President Tommy Remengesau Jr. said that international financing agencies need to step up and reframe country classifications to reflect the capacity of countries to respond to shock events like COVID-19.

Palau is classified as a “developed” nation or high-income country which limits access to funds from multilateral banks.

Remengesau brought up this issue with other Pacific Island leaders during a May 8 Zoom conference meeting with Pacific Leaders and experts on “Post COVID; Creating a Blue Pacific Bubble – Opportunities and Challenges to delivering Resilient Island Economies”.

“There is recognition that international financing will be needed as part of an economic recovery plan. However, concern remains that Palau’s classification as a high-income country, would limit access to much needed concessional financing facilities,” he said.

He urged leaders in the Pacific in that meeting to have a unified voice on the issue.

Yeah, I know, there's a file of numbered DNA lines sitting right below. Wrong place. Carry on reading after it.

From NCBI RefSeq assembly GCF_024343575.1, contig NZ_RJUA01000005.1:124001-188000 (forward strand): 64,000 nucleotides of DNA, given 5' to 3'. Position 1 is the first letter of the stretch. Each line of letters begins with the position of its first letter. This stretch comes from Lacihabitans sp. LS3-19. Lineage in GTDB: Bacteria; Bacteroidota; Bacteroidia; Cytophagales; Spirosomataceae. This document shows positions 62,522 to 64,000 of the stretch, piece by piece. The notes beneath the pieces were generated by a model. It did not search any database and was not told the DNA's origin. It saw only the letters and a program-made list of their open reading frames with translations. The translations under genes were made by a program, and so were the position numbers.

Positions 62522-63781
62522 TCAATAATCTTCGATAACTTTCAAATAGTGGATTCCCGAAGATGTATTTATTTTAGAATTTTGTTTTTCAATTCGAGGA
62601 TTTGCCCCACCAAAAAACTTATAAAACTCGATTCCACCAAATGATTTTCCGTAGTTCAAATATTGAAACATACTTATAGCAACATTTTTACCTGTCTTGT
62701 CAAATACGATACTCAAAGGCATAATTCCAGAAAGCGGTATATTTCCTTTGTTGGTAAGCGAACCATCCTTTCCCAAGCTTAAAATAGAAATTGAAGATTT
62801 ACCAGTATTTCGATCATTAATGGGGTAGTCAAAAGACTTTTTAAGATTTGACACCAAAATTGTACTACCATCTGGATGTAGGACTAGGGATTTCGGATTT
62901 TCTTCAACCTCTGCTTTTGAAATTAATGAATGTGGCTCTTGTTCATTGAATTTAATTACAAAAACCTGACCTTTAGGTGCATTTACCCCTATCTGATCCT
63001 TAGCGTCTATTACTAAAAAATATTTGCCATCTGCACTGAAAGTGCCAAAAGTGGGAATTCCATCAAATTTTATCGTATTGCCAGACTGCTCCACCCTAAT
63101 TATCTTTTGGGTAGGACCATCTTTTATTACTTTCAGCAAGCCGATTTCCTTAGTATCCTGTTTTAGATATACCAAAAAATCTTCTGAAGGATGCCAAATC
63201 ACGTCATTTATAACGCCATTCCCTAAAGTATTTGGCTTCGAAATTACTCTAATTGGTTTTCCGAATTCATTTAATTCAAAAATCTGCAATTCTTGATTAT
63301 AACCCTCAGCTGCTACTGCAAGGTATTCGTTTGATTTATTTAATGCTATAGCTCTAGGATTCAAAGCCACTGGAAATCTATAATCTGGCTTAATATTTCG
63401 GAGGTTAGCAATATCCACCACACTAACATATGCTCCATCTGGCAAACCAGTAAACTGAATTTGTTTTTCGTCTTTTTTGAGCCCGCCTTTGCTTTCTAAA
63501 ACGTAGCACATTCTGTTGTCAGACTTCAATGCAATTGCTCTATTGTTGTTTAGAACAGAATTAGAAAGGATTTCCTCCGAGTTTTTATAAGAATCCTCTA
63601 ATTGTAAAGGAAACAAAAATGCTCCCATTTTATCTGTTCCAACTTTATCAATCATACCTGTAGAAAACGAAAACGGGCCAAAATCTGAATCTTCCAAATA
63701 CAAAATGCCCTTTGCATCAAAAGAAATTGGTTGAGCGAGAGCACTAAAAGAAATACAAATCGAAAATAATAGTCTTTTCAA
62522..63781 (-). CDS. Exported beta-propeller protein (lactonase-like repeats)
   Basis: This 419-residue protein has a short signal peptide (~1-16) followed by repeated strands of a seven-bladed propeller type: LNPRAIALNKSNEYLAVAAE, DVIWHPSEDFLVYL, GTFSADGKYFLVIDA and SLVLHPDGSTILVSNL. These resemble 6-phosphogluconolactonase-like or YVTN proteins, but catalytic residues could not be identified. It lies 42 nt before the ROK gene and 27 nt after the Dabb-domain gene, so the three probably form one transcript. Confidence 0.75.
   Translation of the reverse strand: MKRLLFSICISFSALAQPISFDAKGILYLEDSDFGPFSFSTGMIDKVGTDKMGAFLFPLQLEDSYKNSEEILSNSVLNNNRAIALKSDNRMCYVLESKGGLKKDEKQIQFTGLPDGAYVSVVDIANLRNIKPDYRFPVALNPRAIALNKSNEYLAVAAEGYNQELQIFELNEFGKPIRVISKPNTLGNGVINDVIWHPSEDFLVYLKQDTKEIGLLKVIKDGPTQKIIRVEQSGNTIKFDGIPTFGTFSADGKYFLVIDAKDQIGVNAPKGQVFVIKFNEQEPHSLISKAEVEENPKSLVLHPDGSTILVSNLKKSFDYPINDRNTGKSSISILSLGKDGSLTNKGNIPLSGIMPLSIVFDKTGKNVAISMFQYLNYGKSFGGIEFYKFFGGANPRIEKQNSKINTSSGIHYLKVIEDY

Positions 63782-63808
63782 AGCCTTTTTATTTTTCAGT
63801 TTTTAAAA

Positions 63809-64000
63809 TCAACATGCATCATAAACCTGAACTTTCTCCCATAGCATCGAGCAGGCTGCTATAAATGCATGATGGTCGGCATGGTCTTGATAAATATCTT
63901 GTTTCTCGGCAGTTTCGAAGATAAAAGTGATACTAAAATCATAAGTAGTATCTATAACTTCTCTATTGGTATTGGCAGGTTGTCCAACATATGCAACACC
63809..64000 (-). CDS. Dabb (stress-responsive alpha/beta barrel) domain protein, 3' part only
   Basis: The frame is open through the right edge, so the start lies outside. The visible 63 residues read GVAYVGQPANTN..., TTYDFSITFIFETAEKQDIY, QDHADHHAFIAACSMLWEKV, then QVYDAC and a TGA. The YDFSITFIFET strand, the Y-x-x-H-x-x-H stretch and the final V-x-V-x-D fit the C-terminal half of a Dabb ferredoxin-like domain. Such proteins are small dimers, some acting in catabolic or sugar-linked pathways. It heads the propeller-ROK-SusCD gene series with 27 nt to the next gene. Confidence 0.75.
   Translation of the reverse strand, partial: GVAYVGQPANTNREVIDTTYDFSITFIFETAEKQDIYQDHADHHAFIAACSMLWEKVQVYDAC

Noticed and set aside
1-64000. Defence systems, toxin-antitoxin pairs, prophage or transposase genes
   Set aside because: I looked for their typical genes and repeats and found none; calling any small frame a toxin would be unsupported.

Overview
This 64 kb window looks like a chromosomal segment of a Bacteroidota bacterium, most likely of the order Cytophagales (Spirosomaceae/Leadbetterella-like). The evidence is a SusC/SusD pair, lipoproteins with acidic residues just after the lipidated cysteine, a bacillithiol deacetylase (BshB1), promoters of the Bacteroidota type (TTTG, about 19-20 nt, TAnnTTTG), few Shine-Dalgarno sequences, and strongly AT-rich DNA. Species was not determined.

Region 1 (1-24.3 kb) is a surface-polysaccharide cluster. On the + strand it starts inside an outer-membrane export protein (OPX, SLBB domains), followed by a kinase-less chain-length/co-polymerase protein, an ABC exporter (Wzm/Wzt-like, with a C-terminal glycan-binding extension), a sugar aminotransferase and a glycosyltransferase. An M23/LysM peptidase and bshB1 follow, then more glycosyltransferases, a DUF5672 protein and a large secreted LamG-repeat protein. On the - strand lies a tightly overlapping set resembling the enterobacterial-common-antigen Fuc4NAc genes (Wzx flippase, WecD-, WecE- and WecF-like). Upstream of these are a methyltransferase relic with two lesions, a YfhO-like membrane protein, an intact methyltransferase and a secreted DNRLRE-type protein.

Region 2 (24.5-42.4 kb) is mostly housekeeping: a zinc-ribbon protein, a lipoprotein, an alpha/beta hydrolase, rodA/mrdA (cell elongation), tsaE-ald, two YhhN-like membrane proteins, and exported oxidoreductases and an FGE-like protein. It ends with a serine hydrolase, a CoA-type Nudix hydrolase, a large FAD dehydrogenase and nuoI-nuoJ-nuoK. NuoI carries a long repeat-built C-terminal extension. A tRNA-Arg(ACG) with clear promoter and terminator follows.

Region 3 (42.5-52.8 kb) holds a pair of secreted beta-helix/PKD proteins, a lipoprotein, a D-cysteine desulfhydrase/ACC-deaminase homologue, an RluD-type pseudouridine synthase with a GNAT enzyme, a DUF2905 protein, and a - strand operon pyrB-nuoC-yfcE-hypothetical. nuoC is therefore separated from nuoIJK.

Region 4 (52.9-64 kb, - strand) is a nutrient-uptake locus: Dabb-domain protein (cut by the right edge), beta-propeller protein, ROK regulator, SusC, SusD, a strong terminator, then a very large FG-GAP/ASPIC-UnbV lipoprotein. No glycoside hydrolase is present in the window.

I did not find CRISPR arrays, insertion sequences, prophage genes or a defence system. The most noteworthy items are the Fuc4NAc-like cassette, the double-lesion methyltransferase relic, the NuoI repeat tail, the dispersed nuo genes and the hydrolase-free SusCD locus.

The United Nations earlier said small nations could face high external debt burdens which require complementary external debt suspension or relief programs.

The United Nations in its report, titled “Debt and COVID-19: A Global Response in Solidarity,” said debt relief and debt moratorium should be provided to developing and small nations.

The United Nations has also established a dedicated COVID-19 Response and Recovery Fund to complement efforts in low and middle-income countries to address the socio-economic impact of the COVID-19 crisis.

The president said considerable effort is being invested to stimulate the economy in Palau. He highlighted that while the economic impact on the economy is huge, it was also an opportunity for people to shift in “recognizing the value of basic life skills and returning to a reliance on agriculture for sustenance and livelihood.”

He said that women were returning to their taro patches to cultivate; more time was being spent wisely especially among family and community.

But Palau still rely heavily on canned produce and other imported foods but stressed that the closure of borders is critical to remaining COVID free.